I know it’s a small start- but it’s progress into the unknown, and that’s always pretty cool.
I suppose they’re not running feedback from the hand back to his brain, right? So he’s relying on visual confirmation of what he’s doing without being able to “feel” it, right?
Still. Pretty freaking awesome.
This is the future. I wonder if it would help to have a record of brain activity prior to the injury, like, could you go in to a lab and have all of the relevant input output patterns mapped for the various muscles and tendons in your body in case of a future injury?
I suppose this would help with feedback like touch and pain as well.
Obviously it’s early days yet. The idea of just routing around damaged nerves seems like it has a lot of potential. And I guess with liberal application of signal theory, you could modulate those signals in healthy people as well. I imagine the military would like to be able to turn down pain or increase kinaesthetic ability at a whim.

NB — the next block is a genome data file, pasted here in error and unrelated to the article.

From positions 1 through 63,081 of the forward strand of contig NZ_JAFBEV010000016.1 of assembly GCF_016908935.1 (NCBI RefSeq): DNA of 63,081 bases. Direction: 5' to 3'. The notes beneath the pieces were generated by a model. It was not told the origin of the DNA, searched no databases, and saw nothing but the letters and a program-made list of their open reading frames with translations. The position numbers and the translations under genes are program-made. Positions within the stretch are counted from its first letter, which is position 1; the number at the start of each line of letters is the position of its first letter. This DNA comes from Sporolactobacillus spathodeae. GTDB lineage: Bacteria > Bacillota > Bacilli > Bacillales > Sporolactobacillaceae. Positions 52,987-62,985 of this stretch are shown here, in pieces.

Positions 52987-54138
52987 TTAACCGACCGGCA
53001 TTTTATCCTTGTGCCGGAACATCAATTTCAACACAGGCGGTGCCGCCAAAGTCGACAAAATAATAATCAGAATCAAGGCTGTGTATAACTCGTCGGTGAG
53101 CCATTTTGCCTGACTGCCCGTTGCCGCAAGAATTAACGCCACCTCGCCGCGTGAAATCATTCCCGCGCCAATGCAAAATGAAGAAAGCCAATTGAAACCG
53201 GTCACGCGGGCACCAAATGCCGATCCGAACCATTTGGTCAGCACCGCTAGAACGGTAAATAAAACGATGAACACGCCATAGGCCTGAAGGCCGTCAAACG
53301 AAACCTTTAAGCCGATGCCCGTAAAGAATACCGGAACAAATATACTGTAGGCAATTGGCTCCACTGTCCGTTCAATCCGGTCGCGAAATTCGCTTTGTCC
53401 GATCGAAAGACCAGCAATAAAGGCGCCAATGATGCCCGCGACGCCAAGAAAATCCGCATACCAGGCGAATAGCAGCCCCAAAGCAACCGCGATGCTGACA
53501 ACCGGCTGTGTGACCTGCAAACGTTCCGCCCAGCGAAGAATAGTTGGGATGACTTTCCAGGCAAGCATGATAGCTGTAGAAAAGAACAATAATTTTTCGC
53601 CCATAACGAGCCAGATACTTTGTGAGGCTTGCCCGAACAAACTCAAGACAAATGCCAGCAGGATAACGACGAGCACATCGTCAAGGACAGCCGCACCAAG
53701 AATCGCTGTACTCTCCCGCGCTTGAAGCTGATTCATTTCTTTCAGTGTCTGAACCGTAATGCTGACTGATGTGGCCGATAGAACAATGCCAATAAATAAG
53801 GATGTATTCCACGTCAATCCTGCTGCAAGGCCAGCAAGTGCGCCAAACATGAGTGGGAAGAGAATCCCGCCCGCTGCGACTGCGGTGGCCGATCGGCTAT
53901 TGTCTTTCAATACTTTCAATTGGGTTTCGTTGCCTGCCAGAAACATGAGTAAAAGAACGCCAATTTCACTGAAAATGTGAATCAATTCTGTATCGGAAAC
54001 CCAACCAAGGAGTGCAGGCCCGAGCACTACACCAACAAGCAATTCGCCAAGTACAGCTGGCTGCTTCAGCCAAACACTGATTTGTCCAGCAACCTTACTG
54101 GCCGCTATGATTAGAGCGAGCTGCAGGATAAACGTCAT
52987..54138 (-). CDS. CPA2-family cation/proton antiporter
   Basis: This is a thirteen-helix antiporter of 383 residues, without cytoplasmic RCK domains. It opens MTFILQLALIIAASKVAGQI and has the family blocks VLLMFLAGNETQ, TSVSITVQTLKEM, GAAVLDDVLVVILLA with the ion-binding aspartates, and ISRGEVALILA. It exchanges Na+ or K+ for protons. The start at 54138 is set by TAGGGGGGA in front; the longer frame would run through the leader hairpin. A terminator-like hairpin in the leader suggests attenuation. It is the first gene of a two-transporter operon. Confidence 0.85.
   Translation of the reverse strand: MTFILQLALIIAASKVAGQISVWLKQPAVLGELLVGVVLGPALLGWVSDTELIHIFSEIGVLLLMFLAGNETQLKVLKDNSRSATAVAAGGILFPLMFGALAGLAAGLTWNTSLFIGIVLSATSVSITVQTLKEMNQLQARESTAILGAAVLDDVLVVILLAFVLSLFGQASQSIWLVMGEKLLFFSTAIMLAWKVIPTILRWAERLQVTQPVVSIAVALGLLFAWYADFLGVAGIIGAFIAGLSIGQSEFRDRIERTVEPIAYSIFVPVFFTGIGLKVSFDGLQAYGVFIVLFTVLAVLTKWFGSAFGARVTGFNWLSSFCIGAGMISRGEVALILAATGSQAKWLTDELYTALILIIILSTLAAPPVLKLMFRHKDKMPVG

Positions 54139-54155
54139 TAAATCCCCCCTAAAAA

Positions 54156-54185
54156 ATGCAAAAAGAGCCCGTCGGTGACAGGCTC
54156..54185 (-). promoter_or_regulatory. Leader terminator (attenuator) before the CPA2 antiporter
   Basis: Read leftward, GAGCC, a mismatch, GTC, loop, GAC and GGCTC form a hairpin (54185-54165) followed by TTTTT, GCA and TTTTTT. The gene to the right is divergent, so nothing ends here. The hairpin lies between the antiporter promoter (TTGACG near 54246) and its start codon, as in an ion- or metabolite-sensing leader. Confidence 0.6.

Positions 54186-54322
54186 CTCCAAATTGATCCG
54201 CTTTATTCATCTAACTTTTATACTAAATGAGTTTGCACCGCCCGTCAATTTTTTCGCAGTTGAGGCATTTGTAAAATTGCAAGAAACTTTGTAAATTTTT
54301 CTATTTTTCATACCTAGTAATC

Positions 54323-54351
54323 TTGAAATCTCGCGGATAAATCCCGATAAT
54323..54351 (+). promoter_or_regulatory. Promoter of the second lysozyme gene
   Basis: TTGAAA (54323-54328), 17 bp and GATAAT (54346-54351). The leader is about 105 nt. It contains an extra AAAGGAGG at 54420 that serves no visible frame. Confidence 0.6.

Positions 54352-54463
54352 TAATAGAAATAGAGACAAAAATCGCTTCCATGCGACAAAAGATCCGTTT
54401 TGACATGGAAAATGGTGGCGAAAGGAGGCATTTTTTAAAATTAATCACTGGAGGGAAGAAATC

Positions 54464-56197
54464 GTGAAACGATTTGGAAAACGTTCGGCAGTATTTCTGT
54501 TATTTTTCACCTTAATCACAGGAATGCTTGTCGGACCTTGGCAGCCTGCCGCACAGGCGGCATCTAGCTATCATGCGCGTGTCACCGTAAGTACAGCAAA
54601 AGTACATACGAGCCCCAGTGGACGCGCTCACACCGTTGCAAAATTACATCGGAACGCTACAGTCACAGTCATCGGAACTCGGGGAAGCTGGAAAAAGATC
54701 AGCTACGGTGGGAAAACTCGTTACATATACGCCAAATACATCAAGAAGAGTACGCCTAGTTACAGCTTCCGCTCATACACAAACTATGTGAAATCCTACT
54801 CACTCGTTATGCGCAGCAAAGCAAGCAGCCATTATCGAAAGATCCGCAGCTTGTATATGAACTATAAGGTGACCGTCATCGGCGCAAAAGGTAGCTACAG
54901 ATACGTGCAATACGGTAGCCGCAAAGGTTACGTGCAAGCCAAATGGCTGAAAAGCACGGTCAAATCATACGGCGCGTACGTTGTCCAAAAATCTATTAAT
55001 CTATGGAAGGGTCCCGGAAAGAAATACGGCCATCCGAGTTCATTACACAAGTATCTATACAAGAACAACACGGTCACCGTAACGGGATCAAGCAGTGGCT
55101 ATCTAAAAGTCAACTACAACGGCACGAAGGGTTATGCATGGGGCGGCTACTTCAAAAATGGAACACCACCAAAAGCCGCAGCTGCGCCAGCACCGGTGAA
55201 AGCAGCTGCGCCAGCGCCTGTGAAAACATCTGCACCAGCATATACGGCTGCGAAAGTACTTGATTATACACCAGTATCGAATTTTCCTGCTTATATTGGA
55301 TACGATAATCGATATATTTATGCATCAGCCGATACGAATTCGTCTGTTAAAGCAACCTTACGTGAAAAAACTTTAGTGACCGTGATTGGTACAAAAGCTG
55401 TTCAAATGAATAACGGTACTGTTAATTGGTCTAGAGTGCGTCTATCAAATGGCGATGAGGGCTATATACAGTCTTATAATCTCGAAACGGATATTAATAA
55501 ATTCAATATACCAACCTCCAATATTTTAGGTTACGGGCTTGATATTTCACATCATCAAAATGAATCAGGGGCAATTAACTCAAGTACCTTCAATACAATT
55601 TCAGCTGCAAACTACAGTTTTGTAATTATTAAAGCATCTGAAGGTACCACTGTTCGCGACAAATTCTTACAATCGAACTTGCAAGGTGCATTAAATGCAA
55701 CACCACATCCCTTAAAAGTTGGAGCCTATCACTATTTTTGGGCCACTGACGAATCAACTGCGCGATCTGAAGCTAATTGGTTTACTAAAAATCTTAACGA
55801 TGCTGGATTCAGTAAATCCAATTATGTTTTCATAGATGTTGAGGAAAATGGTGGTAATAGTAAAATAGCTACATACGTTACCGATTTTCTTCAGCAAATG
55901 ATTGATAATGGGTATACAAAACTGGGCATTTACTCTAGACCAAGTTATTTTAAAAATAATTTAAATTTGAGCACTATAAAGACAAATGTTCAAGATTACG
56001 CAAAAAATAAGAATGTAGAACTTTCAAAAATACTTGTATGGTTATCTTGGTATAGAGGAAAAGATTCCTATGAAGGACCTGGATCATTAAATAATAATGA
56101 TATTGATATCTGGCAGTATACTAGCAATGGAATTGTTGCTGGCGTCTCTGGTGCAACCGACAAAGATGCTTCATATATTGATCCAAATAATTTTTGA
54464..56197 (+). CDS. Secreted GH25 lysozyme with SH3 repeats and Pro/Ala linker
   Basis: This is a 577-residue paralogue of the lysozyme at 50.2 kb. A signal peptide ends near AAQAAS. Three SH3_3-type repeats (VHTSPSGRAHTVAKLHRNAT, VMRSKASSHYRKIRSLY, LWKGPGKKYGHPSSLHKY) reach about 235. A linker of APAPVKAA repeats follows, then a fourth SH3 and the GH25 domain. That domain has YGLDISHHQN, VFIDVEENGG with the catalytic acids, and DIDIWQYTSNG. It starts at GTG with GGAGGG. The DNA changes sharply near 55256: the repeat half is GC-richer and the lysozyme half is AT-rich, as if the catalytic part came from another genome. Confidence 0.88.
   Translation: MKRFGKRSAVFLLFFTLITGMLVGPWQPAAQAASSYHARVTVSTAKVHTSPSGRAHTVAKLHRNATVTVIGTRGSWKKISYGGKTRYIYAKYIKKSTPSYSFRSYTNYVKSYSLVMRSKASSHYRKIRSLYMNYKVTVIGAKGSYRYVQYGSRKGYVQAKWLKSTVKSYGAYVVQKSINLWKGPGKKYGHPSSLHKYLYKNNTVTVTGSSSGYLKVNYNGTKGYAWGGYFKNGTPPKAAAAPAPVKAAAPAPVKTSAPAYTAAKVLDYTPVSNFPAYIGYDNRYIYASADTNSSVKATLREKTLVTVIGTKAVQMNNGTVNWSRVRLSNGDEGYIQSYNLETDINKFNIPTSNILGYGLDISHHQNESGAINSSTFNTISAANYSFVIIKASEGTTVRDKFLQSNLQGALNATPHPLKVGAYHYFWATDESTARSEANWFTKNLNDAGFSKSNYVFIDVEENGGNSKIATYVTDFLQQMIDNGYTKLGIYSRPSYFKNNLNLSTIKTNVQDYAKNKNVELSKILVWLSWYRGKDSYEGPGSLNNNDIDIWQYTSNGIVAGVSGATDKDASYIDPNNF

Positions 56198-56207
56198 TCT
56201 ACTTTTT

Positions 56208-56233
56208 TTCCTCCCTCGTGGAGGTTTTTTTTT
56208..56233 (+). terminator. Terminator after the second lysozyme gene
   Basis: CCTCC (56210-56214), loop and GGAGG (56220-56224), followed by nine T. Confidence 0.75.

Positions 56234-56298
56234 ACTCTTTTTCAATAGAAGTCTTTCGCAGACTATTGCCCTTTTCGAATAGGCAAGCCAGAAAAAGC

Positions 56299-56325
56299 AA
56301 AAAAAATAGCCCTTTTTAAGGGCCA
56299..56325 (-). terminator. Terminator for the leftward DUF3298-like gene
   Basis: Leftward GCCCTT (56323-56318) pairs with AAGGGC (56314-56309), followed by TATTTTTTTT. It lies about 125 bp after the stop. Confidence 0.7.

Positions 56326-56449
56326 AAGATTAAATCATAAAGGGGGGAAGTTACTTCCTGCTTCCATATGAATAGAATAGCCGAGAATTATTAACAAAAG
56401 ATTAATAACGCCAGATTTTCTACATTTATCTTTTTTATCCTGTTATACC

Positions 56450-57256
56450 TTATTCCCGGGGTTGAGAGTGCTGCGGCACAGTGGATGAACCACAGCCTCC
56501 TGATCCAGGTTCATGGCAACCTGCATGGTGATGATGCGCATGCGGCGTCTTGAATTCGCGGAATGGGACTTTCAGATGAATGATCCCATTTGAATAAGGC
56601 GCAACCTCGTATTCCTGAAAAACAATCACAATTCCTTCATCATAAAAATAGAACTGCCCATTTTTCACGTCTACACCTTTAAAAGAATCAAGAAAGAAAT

Not exactly as I had imagined but…
By delivering electrical currents—which can block pain signals at the spinal cord level—into a deep, middle brain structure, it might be possible to treat chronic pain without the intervention of drugs. At the same time, the technique can spur the release of dopamine, which helps with the emotional distress typically associated with long-term pain.
Great news, hopefully it is just the start of full-body mobility for people with that kind of injury. I just hope he has a good IT security guy so hackers can’t hijack his limbs. (That’s GOT to be a sci-fi setup for an existing short story somewhere, right?)
I read that as “chimp.”
So did I. Like every time I see this headline in the feed.
I think quadriplegics considering exercising a “Right to Die” should have some second thoughts.
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